Workplaces (and people marginalised) cannot afford another decade to pass, only to find the bias focus fails. Assertiveness training was touted for a decade as ‘the’ gender diversity silver bullet. Now, it’s mostly found on the scrap heap of failed approaches. Most who used it found no benefit—some suffered even greater exclusion as a result. UGM’s major influencing study suggests that increasing influencing capability could contribute substantially to the diversity dilemma. It is solution-, rather than problem-oriented. There is a key focus on outcomes sought by all parties. Acting on insight into own and others’ needs is strongly linked with individual motivation (that diversity researchers say is needed) and helps build inclusive cultures


Use influencing to tackle diversity

1. First, it will be of great benefit to get a sense of the diversity challenge you’re trying to work with. A lot has been written about challenges faced by particular groups.

UGM also believes that building an inclusive culture has long-term benefits. Instead of creating solutions that work only for particular diversity challenges, develop an approach that is more widely applicable.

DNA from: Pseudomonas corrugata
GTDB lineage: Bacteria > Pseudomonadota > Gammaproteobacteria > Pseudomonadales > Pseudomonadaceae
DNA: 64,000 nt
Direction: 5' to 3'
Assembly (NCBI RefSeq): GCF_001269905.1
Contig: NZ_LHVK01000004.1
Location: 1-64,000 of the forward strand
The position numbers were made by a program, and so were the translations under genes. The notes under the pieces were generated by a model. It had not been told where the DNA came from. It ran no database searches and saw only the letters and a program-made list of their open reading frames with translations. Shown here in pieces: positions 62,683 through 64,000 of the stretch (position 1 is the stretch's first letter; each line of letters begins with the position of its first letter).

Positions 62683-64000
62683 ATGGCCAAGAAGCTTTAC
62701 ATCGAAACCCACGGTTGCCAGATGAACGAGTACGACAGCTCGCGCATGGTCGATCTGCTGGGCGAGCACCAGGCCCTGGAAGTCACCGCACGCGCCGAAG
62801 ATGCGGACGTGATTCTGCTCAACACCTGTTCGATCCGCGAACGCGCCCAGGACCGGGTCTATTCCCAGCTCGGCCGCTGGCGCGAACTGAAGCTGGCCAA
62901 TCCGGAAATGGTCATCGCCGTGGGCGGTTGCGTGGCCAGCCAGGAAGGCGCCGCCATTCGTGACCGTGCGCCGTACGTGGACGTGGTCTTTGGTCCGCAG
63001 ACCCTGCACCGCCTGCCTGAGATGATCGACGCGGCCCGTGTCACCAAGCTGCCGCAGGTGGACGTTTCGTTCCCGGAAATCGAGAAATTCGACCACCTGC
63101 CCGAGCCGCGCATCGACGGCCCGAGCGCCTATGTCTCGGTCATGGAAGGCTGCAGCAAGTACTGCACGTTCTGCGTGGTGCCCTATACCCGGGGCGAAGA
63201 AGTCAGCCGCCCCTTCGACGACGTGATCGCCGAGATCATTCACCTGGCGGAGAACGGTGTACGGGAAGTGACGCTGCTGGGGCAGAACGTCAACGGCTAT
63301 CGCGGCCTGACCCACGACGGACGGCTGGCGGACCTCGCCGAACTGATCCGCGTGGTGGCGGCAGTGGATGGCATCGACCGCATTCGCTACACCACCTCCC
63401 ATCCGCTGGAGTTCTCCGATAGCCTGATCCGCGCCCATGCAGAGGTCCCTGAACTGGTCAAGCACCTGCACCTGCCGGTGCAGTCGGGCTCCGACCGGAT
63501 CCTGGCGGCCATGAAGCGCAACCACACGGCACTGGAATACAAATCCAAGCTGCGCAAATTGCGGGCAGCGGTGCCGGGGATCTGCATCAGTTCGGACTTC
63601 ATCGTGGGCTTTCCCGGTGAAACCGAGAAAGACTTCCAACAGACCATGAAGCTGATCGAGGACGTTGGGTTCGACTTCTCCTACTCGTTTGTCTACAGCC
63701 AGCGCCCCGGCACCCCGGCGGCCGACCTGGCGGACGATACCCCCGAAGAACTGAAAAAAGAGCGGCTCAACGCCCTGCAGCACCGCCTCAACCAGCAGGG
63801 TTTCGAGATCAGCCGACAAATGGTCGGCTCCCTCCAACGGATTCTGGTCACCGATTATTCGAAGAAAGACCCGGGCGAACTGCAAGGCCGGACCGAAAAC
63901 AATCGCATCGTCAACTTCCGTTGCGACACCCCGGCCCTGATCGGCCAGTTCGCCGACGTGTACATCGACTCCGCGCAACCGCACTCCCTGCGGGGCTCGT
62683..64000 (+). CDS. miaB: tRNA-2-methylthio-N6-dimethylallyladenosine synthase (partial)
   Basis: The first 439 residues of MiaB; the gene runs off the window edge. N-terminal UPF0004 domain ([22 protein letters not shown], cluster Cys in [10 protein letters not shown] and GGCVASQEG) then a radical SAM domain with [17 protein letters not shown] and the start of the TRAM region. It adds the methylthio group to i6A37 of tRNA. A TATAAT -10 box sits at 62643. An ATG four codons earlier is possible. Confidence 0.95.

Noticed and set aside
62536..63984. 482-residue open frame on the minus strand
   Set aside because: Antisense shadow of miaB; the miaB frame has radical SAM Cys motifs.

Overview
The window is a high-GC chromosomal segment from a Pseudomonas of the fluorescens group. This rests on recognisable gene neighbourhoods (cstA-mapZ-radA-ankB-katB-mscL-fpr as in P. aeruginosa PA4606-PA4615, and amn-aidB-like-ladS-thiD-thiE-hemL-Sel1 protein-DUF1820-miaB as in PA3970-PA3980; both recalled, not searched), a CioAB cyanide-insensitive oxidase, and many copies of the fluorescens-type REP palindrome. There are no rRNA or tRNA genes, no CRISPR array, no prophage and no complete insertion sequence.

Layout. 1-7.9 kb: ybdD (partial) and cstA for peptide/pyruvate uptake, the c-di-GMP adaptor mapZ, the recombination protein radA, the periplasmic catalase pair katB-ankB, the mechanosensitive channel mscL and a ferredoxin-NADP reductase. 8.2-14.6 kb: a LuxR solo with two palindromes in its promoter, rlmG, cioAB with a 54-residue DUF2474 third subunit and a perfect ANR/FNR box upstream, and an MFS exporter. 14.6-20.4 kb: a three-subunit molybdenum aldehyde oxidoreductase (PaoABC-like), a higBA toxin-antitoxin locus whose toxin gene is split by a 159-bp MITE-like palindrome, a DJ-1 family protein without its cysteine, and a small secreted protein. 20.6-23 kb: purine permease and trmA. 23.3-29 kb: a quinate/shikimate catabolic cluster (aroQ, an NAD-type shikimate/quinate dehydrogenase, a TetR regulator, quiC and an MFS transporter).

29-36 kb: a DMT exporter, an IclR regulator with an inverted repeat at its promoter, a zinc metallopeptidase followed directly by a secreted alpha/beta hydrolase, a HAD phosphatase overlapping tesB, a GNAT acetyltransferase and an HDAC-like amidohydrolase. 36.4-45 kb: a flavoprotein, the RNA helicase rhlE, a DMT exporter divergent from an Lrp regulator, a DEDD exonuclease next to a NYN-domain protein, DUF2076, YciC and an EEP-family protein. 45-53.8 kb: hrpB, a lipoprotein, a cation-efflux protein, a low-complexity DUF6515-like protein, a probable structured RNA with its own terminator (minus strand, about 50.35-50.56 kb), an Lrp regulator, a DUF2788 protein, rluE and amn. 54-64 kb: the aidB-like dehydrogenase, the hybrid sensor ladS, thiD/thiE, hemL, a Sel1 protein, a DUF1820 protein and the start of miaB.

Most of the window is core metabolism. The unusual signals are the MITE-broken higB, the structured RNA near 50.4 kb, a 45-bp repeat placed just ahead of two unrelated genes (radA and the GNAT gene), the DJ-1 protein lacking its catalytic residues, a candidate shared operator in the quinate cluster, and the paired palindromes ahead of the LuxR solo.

2. Understanding and accommodating individual motivations (needs/ expectations) is critical to stimulate and sustain action.

A great way to learn about what is needed is to take the time to ask people what they’re looking for.

3. Recognise that while you may be trying to achieve greater inclusion for marginalised groups, you will ultimately need to influence people as individuals. Influencing happens at brain-level. This applies as much to those expected to act more inclusively as to those to be included more.

4. People will likely need new or updated skills to make sustained changes in their behaviour. You’ll need to identify the skills, along with ways to motivate people to use the new behaviours to the point they permanently replace the old